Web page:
There were other important reasons for the increased youth turnout. The pledges on tuition fees definitely helped to mobilise and energise the student vote and was critical in some seats. Alongside this was a wider sense young people were being directly addressed, that their worldview was important. As one young graduate who had been desperately looking for work for over a year put it to me: ‘I am looking for politicians to be as angry as I am.’
As we know, millennials and their younger generation Z siblings face some tough challenges getting on the housing ladder and are earning lower incomes for longer than previous generations. Young people have been disproportionately impacted by austerity. And none more than disadvantaged young people who feel furthest away from power. They have seen their support slowly eroded – an end to the education maintenance allowance, loss of housing benefits and a decimation of youth services. A group of young homeless in their late teens told me shortly before the election that they felt like they had been forgotten. The Labour campaign spoke – literally – directly to them.
Corbyn’s personal style was also an important pull factor. In the interviews I did there was a sense that politicians did not speak to or for them. Corbyn managed to break through that and connect. They saw him as an authentic, principled voice that stood out for a generation feeling let down by the status quo.
‘He looks so scruffy and normal’, one young man said to me and, unlike my grandmother, he meant it as a compliment.
At the same time increasing diversity in our Labour candidates with more young, female and ethnic minority candidates means the Labour party increasingly looks more like those it seeks to represent. In Hampstead and Kilburn, a marginal London seat, our young female member of parliament of Bangladeshi heritage, Tulip Siddiq, was inundated with young volunteers who felt personally inspired by her.
Edelman’s 2017 Trust Barometer showed that 68 per cent of 16-to-18 year olds have high trust for people in their 20s, compared to just 21 per cent of the general population. Labour managed to find spokespeople who had credibility with young voters and could communicate in different forms, from grime artists to YouTubers.
I am deeply excited by the rise in youth votes. For the Labour party this is a generation that broadly shares our values. They are more open and progressive than any generation before them.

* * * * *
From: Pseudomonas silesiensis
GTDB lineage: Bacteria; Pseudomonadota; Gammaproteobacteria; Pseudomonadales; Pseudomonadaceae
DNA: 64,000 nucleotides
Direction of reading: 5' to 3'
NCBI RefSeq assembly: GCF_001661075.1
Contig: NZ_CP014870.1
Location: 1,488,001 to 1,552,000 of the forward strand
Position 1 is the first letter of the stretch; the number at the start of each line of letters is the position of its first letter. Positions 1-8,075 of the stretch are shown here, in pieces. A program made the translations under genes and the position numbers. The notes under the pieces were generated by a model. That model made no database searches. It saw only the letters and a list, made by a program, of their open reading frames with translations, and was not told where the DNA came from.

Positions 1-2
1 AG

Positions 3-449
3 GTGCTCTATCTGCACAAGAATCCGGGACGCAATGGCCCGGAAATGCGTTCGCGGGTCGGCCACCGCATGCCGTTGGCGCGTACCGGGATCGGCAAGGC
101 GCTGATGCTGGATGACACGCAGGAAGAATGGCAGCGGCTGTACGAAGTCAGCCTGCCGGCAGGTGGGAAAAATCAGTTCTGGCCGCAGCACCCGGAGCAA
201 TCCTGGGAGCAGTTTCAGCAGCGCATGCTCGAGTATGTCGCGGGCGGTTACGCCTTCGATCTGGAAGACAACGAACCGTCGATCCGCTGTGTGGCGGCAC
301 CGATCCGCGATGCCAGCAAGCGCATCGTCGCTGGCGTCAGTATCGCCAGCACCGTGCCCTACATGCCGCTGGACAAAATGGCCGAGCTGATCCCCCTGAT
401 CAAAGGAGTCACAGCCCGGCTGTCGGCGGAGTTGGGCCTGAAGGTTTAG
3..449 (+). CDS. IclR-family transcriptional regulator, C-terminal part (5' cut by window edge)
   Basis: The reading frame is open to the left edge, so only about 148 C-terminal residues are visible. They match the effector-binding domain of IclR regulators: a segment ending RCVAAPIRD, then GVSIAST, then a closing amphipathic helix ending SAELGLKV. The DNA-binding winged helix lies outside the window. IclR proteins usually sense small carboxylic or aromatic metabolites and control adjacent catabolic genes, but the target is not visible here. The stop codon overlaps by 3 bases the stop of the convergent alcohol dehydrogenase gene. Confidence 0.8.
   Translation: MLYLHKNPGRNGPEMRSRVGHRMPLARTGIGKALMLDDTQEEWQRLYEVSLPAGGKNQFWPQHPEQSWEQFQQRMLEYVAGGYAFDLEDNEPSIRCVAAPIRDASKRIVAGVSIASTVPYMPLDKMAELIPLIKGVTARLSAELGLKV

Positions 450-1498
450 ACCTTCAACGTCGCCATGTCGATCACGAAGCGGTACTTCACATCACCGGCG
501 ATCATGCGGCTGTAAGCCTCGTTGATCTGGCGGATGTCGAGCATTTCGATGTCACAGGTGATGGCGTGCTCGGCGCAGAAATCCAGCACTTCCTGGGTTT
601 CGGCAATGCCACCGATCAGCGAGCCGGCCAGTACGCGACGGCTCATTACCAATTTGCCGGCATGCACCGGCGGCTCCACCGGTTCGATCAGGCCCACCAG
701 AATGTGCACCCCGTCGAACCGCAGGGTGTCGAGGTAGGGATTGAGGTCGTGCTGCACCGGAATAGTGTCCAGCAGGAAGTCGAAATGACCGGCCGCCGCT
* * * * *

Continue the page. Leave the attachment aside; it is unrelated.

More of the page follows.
But the challenge will be how we harness and maintain the energy this election has created. Youth campaigns can be like a hurricane breaking up the status quo but it has proved difficult to embed their voices within our institutions. They are still less likely to join trade unions or political parties. Their engagement in politics is sporadic and issue based. They put their politics into practice through direct action, storytelling and music.
The prize of engaging young voters is enormous and we saw a glimpse of in this campaign. There is a groundswell of creative thinking and political energy ready to be mobilised.
However the structures of politics do not make it easy for new voices to influence and lead. The young people I spoke to wanted ownership of political campaigns, a chance for self-expression and real power. We will need to open up how we make decisions and keep the values and ideas of young voters as a guiding light.
As a Labour party this is not about supporting a narrative of generational warfare. Getting behind young people has appeal for all who care about our future and for parents and grandparents watching their adult children struggle. In London 2012 the message of ‘inspire a generation’ ended up inspiring a country. The optimism of the young can be infectious if we are brave enough to follow it.
Georgia Gould is leader of the London borough of Camden and author of Wasted: How Misunderstanding Young Britain Threatens our Future. She tweets at @Georgia_Gould